Ketamine is increasingly recognized as a mainstream anesthesia agent and, more recently, for its potential role in depression. Despite ongoing concerns over the potential for abuse and increasing street value of ketamine, new guidelines were recently been published for its use in controlling acute pain. The American Society of Regional Anesthesia and Pain Medicine developed the guidelines in collaboration with the American Academy of Pain Medicine, and the guidelines were vetted by the American Society of Anesthesiologists’ Committee on Pain Medicine and Standards and Practice Parameters.
Best known for its ability to induce sedation, amnesia, and analgesia, ketamine is also associated with precipitating psychosis. Ketamine noncompetitively blocks N-methyl-D-aspartate receptors, and this activity is likely responsible for both the beneficial analgesic as well as the psychiatric actions of the medication.
Published in Regional Anesthesia and Pain Medicine in June 2018, the new consensus guidelines offer recommendations on the use of IV ketamine infusions for chronic and acute pain management. Lead author of the new guidelines, Steven P. Cohen, MD, professor of anesthesiology and critical care medicine at the Johns Hopkins University School of Medicine, highlights the need to provide guidance on the appropriate use of ketamine for prescribers and insurance payors. “There have been calls from health insurance companies, government regulatory agencies, patient advocacy groups and hospitals to try to standardize patient selection and treatment protocols,” says Dr. Cohen.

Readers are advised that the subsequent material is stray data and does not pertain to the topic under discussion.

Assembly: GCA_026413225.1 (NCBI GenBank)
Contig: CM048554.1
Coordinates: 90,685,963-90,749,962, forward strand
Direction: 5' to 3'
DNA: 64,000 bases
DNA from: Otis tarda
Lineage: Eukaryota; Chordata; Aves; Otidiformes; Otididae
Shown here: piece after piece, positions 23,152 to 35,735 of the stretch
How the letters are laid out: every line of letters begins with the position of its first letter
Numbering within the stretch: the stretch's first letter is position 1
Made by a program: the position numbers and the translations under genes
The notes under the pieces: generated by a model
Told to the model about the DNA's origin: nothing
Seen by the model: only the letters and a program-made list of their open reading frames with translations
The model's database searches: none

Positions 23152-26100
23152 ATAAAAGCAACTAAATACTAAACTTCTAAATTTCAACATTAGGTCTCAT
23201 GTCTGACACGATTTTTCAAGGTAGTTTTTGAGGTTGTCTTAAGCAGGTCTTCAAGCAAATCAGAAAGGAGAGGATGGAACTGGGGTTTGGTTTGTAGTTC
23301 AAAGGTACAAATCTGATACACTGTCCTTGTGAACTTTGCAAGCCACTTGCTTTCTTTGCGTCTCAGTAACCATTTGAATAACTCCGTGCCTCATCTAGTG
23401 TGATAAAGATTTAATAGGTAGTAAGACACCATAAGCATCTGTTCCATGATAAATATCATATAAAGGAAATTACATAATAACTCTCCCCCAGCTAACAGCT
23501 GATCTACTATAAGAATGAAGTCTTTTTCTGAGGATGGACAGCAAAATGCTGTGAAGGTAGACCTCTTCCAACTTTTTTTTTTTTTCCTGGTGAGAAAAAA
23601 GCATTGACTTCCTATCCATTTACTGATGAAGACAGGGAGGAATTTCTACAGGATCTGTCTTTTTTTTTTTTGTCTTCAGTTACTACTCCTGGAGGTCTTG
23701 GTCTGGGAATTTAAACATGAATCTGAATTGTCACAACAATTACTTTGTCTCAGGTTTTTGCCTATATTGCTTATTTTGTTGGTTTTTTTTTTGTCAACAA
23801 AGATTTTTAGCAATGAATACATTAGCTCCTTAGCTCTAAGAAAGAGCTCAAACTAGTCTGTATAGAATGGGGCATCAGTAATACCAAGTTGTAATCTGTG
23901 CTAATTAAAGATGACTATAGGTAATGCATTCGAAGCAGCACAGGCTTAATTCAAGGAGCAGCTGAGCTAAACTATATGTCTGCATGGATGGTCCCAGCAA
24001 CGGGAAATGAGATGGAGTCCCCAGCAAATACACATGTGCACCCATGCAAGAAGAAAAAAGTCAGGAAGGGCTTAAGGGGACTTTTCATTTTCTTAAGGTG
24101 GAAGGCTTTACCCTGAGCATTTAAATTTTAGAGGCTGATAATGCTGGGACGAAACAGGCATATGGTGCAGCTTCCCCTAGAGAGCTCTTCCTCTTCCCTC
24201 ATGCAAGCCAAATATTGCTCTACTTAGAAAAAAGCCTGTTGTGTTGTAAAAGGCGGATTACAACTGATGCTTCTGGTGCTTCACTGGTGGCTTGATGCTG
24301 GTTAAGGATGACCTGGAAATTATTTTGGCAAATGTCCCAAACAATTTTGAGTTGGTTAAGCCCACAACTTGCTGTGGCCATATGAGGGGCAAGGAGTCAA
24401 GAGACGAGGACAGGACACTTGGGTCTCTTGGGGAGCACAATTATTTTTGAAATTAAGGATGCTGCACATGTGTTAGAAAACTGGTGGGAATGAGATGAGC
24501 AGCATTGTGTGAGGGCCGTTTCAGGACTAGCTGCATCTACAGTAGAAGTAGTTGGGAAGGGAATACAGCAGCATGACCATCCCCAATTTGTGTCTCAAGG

With the societal impact of the recent opiate epidemic, the scientific community has strived to develop treatment alternatives following acute opiate exposure, or in cases where there is a need to limit opioids altogether, such as in patients with comorbid sleep apnea. The guidelines focus on using infusions of “subanesthetic doses” of IV ketamine. Although patient-specific factors may require unique dosing strategies, the guidelines recommend that infusions used for acute pain should not exceed 1 mg/kg per hour. The guidelines also advise that bolus doses should not exceed 0.35 mg/kg in settings without available specialized care and intensive monitoring.
The guideline authors also note that although more research is needed to refine selection criteria and ideal dosing, ketamine is a powerful and inexpensive tool for managing acute pain.
« Click here to return to Health Systems Update.